The plan for next year is to finish cutting down to “actually lean”, with as many maintenance phases as it takes—probably ending sometime in early spring. Then I’m hoping to do a slow bulk for a long time (like, 20+ months) and mostly stay on hypertrophy-oriented programming. I’ve had a lot of success in the last year with programming from Alex Bromley’s Base Strength book, so I’ll probably continue pulling from there.


I didn’t quite make my reading goal this year. I’m not beating myself up over that, but it’s a trend I’d like to change in the next year—if for no other reason than I know that my mental health is better when I spend more time reading.

An interesting sidebar from looking at my reading logs: I seem to go through a late-spring reading slump most years. I have no idea why.

Some notable books/series from 2022:

  • There Is No Antimemetics Division by qntm— It’s been a while since I read sci-fi I’d describe as mind-bending, and this finally hit the spot.
  • The Dagger and the Coin by Daniel Abraham — A character-centered slow burn fantasy epic I really enjoyed. Takes a bit to get going, but just so well done.
  • The Final Architecture by Adrian Tchaikovsky— Best space opera I’ve read in years. Final book is out in April 2023 and I can’t wait. I really want to read more of Tchaikovsky’s backlist soon.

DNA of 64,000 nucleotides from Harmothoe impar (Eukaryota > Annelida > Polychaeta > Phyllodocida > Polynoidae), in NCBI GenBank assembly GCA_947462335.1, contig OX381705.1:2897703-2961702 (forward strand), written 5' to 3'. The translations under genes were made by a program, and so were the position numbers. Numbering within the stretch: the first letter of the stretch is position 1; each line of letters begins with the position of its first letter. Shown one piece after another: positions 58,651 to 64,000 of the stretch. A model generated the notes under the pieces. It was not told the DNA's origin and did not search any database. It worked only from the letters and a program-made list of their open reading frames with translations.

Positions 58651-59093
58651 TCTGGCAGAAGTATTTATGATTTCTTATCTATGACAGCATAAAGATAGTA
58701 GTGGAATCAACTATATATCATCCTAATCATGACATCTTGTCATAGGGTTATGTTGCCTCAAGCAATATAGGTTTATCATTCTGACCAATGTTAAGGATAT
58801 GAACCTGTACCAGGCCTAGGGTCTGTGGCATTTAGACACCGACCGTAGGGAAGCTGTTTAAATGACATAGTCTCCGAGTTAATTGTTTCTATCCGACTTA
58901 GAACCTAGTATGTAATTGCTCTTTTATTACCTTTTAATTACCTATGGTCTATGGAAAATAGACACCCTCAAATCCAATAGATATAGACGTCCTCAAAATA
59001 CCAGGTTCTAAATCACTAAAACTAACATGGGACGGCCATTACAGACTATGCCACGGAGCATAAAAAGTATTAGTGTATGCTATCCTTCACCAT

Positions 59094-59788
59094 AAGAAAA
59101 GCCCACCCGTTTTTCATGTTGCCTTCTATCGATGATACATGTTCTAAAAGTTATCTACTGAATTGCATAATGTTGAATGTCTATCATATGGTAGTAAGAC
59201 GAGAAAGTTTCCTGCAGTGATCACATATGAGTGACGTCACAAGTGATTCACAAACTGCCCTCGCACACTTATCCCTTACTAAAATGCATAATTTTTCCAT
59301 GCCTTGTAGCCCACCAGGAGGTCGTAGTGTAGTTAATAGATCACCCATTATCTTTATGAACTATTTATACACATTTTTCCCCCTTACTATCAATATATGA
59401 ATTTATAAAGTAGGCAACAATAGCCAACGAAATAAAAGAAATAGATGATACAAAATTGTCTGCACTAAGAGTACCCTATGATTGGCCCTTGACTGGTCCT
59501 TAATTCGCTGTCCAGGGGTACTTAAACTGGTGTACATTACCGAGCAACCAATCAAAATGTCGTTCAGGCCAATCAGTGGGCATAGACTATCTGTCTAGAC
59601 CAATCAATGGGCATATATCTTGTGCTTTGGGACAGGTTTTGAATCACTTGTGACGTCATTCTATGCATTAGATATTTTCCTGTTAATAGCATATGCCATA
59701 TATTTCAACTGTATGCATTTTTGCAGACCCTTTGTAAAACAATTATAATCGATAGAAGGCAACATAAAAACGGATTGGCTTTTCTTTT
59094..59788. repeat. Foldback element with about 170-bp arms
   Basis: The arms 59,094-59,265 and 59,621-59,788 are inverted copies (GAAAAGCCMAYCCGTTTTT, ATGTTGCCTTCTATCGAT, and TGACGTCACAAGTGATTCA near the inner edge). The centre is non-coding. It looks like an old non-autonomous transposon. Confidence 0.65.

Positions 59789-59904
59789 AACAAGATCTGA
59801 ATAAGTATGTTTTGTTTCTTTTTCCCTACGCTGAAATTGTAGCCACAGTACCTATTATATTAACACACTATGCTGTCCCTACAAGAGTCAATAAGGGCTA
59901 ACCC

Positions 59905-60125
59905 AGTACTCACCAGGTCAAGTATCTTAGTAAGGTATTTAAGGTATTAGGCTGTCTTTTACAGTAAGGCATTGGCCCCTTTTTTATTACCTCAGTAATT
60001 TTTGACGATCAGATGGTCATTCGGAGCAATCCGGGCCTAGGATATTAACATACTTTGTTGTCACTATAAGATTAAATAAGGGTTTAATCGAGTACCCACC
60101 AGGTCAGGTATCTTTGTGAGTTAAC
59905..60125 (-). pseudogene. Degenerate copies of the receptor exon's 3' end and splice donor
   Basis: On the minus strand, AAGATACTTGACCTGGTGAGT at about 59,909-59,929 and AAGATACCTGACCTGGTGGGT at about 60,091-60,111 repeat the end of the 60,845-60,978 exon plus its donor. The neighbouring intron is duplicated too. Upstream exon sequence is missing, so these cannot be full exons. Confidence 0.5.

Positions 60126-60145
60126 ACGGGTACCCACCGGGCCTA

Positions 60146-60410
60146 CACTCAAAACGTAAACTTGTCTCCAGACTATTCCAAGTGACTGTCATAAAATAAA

• The Staff Engineer’s Path by Tanya Reilly — A book I wish I’d had 4-5 years ago—finally something I can shove into the hands of developers who want to grow without moving into management. Tech friends and colleagues are probably already sick of me asking “oh, did I recommend this to you yet?”

Misc Notables

A short list of stuff I’ve liked this year:

  • Craft — I’m writing this in Craft right now, and I’ve moved all my note-taking and writing to it this year. It feels like what Notion could have been if they’d prioritized speed and the offline experience. I really like their sharing features; I can get a url to share notes with my team in two clicks, with optional expiry and auth.
  • GOWOD — This app hits the 80/20 sweet spot of actually getting me to do my stretching and mobility work. It’s got periodic assessments to track progress, helps focus on your problem areas and most of all is perfect for just following along for 10-15 min before bed without having to think.
  • Mailbrew — I’ve been using Mailbrew for just under two years now and I love it. I originally started using it to keep up with a handful of friends on the birdsite, and now use it as a daily RSS feed aggregator as well.
  • Mastodon — It’s the only public social media I’ve regularly posted on in years. To be honest, I don’t know if that will last: it’s Not Twitter, but there are a lot of people who still want it to combine the watercooler with the street corner megaphone. Nothing wrong with either, but I don’t want to mix the two. I guess we’ll see.
  • Disabling Safari on my phone — A rare attention-span reclamation tactic that seems to be sticking. No more times when I find myself standing with my phone in my hand, reading some anxiety-spiking bit of news… with no conscious memory of pulling out my phone, let alone deciding to read the news.
  • Tapering down caffeine — I cut my coffee intake in half this year, and it had an embarrassingly good impact on my mental health.